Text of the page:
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China makes major achievements in restoring alligator population
2/11/2007 16:54

Chinese alligators are making a comeback, according to experts with the State Forestry Administration, since a program to boost their dwindling numbers was launched in 2003.
The administration reported on Thursday that three Chinese alligators, two females and one male, which were released into the wild four years ago in Anhui Province, had successfully adapted to their new home. During the period, 105 eggs were hatched.
Experts called this a milestone accomplishment in promoting population growth for the endangered creature.
The Chinese alligator, also known as Yangtze alligator, lived in large numbers more than 230 million years ago, particularly on the eastern seaboard. An adult one could measure up to two meters in length. The reptile is nicknamed a "living fossil" and is considered as rare as the giant panda.
"Yangtze alligators were still reasonably common until the 1980s but as local people turned forests into farmlands, the animals disappeared," said 78-year-old Hu Dahua, a resident of Gaojingmiao, site of the State Forest Farm in Anhui Province that is also a nature reserve for the alligators.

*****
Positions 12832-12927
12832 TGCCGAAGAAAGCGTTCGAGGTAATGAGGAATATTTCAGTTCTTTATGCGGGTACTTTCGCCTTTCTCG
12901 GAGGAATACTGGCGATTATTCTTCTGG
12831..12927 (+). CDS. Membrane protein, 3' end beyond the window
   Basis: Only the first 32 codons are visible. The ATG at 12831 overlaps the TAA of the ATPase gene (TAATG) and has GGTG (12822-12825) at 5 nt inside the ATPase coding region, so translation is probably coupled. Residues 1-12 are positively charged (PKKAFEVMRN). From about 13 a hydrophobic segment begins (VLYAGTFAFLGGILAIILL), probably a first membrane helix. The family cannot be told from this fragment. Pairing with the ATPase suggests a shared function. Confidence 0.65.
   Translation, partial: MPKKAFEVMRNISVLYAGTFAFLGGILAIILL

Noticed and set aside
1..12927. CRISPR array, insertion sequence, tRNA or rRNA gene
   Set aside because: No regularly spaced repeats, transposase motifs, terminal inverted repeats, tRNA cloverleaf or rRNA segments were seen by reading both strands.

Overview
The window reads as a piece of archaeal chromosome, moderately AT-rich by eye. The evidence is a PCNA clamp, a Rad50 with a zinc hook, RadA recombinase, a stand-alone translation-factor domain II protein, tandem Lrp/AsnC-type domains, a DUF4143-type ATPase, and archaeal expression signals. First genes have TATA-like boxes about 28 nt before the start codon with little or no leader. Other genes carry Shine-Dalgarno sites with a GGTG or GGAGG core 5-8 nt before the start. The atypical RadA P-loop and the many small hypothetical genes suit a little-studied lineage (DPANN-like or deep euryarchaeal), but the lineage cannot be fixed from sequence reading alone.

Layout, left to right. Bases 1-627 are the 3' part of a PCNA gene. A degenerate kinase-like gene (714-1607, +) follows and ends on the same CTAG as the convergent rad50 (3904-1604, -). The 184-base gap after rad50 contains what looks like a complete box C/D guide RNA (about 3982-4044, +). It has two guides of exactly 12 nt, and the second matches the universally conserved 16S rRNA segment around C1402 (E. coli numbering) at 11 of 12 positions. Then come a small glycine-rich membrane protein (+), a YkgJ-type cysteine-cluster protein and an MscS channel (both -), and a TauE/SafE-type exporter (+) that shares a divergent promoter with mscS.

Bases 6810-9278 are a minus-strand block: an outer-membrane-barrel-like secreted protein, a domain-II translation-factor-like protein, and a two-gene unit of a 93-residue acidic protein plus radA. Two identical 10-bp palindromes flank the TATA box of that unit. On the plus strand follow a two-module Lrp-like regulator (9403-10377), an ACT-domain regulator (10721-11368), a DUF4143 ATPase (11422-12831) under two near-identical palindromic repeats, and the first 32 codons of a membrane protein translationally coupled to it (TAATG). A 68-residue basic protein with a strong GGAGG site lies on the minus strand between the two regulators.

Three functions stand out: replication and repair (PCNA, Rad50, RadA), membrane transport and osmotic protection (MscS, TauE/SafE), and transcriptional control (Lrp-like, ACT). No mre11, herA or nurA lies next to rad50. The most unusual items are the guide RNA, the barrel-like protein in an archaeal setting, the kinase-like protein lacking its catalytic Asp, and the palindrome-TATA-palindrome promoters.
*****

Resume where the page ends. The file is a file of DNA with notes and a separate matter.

Since 2003, scientists have released 15 captive-bred Chinese alligators on three separate occasions. In June, six were released in Anhui Province.
"Scientists will monitor the six alligators through a wireless tracking devices for 18 months," said Wang Chaolin, vice director of the Chinese Alligators Breeding Research Center.
A 2005 survey found that about 120 Chinese alligators were living in the wild, mostly in the Anhui Province nature reserve.
Over the past two years, about 100 alligators are believed to have been born in the wild, said sources at the center.
Wang said the center was keen to see a population of at least 500 wild Chinese alligators, a number that would mark a true success in restoring the species. He added the center's release activities would spur further population growth.
The Chinese government has put the reptile at the top of its protection list. In 1979, it set up the Chinese Alligator Breeding Research Center in Anhui Province. Since then, the number of alligators at the center has risen from about 200 to more than 10,000 at present. The center said it could hatch about 1,500 reptiles annually.
The Chinese alligator is now safe from extinction, according to Wang, but is still listed as one of the world's most endangered creatures.